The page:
Notice to Friends: I am still in Bogota, Colombia until the beginning of 2012. Plan a visit while there is still time!
June 2011: The Middle of My First Foreign Service Tour
I greatly enjoyed being home in the Bay Area for the solstice. Even though it was a short amount of time and I missed Anthony, it was still rejuvenating. Above, my dad, sister and I go down a slide at the 'Worgen Playground'.
In February, I went to El Salvador for USAID training. We stayed in the capital. I had never been to Central America. As the training was two weeks I had the opportunity to explore the city and the country (it is quite small). I saw Santa Ana Volcano (see below), walked the streets of San Salvador, sang some karaoke, and hung out on the beach. One thing I noticed is how 'little-American' the capital city is, at least where I was. There are lots of restaurant chains I assumed had gone out of business in the States like Tony Roma's and Bennigans. The winds at the Santa Ana volcano were incredible. Below I lean back a good ways, supported by the breeze.
After the training two friends and I stayed for the three day weekend and went on a road trip through Central America. We rented a beat-up old car and drove through El Salvador, Guatemala, and Honduras without a map. We had good company, beauty sights, and brazen adventures.
For memorial day weekend I visited the Zona Cafetera (coffee country) with my mom. We really had a great time. The landscape is stunning, the ambience is relaxed, and the food great. We went to the National Coffee Park, saw the pretty Valle de Cocora, and stayed in a simply wonderful finca (fincas are like countryside ranches). No other guests stayed with us, so we got the full attention of the lovely couple who kept the place up. We enjoyed limonadas, hammocks, the dirt country road walks, and a tropical thunderstorm. See the slideshow.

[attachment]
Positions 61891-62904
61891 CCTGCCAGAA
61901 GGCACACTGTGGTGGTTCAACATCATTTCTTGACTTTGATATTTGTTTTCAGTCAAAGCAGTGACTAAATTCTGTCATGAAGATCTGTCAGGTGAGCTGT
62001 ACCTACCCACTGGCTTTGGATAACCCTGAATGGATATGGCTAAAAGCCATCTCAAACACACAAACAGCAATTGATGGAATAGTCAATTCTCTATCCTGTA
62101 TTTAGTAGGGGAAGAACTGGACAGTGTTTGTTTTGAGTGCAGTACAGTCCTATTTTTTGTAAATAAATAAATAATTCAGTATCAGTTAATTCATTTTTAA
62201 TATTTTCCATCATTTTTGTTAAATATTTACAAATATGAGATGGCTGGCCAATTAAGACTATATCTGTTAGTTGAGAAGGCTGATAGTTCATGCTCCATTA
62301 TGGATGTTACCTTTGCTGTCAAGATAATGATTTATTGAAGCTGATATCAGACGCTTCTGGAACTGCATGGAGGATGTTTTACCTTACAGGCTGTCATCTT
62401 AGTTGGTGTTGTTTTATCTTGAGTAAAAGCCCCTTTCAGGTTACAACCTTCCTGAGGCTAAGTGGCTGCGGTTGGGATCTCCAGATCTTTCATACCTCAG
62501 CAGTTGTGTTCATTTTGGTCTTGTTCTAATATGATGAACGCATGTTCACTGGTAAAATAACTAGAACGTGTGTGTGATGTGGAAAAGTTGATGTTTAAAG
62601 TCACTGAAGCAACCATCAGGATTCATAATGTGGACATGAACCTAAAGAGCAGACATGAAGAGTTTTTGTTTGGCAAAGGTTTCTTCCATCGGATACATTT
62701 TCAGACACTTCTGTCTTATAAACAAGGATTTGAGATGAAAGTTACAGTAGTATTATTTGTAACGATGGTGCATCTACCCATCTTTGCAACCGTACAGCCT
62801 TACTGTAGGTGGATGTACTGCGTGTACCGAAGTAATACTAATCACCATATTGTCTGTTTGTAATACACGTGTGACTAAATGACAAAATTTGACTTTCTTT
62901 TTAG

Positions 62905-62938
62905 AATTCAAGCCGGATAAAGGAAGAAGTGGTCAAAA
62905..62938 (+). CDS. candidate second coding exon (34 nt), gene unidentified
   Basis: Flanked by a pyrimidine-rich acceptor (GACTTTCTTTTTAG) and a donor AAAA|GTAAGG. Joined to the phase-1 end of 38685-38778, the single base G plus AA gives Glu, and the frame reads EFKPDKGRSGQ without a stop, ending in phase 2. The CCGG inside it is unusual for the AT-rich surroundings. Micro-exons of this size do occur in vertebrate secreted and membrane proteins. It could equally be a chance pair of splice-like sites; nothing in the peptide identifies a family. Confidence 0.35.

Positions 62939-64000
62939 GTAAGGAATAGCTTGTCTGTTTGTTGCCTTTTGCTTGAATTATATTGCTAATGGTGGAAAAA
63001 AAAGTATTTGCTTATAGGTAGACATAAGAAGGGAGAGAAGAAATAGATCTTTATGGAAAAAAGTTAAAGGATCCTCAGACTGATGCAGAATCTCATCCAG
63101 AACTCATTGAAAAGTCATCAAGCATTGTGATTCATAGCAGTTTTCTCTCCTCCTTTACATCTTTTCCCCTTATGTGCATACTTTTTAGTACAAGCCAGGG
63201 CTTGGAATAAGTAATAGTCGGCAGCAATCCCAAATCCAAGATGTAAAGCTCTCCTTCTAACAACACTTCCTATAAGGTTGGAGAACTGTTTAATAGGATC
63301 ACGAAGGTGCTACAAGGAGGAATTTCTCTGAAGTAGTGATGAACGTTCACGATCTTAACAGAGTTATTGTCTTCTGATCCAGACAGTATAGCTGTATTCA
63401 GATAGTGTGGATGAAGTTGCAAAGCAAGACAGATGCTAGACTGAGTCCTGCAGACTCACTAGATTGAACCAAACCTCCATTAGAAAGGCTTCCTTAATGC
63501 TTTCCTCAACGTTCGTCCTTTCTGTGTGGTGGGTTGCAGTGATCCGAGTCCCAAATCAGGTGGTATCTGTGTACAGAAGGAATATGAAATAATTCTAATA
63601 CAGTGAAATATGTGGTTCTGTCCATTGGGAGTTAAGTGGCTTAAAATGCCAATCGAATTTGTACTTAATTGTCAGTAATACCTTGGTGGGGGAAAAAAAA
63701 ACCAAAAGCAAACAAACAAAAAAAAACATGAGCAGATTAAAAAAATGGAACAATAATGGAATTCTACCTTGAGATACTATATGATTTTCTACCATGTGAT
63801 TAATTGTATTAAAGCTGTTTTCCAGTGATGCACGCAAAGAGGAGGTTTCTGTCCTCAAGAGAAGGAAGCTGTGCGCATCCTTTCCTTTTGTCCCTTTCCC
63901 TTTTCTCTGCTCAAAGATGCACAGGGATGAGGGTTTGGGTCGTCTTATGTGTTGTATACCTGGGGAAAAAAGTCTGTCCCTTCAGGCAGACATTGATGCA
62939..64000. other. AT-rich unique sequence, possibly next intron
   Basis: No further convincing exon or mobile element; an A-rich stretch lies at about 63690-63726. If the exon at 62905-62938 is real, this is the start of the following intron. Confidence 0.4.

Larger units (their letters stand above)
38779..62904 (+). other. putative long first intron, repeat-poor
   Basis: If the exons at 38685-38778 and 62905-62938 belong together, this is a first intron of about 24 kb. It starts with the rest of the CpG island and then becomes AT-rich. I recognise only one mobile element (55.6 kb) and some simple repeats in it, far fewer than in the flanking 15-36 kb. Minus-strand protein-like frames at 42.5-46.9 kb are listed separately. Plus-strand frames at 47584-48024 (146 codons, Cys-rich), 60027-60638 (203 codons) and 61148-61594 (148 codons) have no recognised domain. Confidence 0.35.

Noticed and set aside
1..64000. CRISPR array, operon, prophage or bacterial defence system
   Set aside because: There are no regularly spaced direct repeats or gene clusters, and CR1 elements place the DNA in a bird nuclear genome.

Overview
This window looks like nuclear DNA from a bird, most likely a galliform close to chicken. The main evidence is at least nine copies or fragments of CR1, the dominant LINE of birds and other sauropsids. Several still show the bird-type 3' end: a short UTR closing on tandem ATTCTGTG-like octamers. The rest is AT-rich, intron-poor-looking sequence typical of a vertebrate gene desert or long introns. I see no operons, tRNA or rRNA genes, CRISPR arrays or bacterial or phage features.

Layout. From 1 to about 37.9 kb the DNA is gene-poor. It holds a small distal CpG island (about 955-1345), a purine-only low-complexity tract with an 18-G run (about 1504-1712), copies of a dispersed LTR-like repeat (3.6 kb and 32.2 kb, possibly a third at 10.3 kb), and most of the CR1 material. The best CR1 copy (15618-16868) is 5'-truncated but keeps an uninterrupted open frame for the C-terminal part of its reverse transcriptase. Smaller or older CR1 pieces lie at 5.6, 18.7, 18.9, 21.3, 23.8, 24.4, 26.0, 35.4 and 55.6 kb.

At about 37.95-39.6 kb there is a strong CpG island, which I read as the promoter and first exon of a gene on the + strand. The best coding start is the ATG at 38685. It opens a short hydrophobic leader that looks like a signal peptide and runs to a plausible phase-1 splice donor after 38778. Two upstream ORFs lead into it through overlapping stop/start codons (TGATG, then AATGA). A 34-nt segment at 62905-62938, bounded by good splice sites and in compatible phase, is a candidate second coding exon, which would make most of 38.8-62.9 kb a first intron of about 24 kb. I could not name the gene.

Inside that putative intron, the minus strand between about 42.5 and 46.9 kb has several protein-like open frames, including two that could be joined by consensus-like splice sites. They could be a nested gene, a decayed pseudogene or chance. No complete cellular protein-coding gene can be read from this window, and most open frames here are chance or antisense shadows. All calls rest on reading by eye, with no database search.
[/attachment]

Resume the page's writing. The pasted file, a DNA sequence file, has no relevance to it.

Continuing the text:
I was fortunate enough to travel to Colombia's interior for work. Colombia really is a beautiful country. A backpackers dream in many ways. Hopefully the security situation is resolved sooner rather than later and people can begin to trek the verdant interior. I hope to travel back some day. Click on the collage to enlarge.
I also had the opportunity to visit the Pueblo of Mongui, in Boyoca, a beautiful hillside community. We were inundated with rain my whole four-day stay, but it didn't bother me at all. I loved the atmosphere: the rushing river, the rain on the roof, the buena gente, the delicious food, all of it. I hope to go back before I leave Colombia. Short slideshow.
I went to a great concert for Cinco de Mayo. The band is called Voodoo Souljah, a blend of hiphop, reggae, and pop. With them and a couple other bands of a similar style I've finally found some Colombian music I really enjoy (no salsa!). Below are my friends and I who went to the show.
The second tournament has begun. Our US side is playing well, close to the top of the 10-team table, but may miss out on playoffs. I am in charge this time, fulfilling my extracurricular responsibilities to the embassy. My teammates are fun on and off the pitch. It's nice to run into them on campus, too. There is a professional photographer at the games; he took some cool photos. See links below.
Homepage for Chris Darrouzet-Nardi
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Updated June 11th, 2011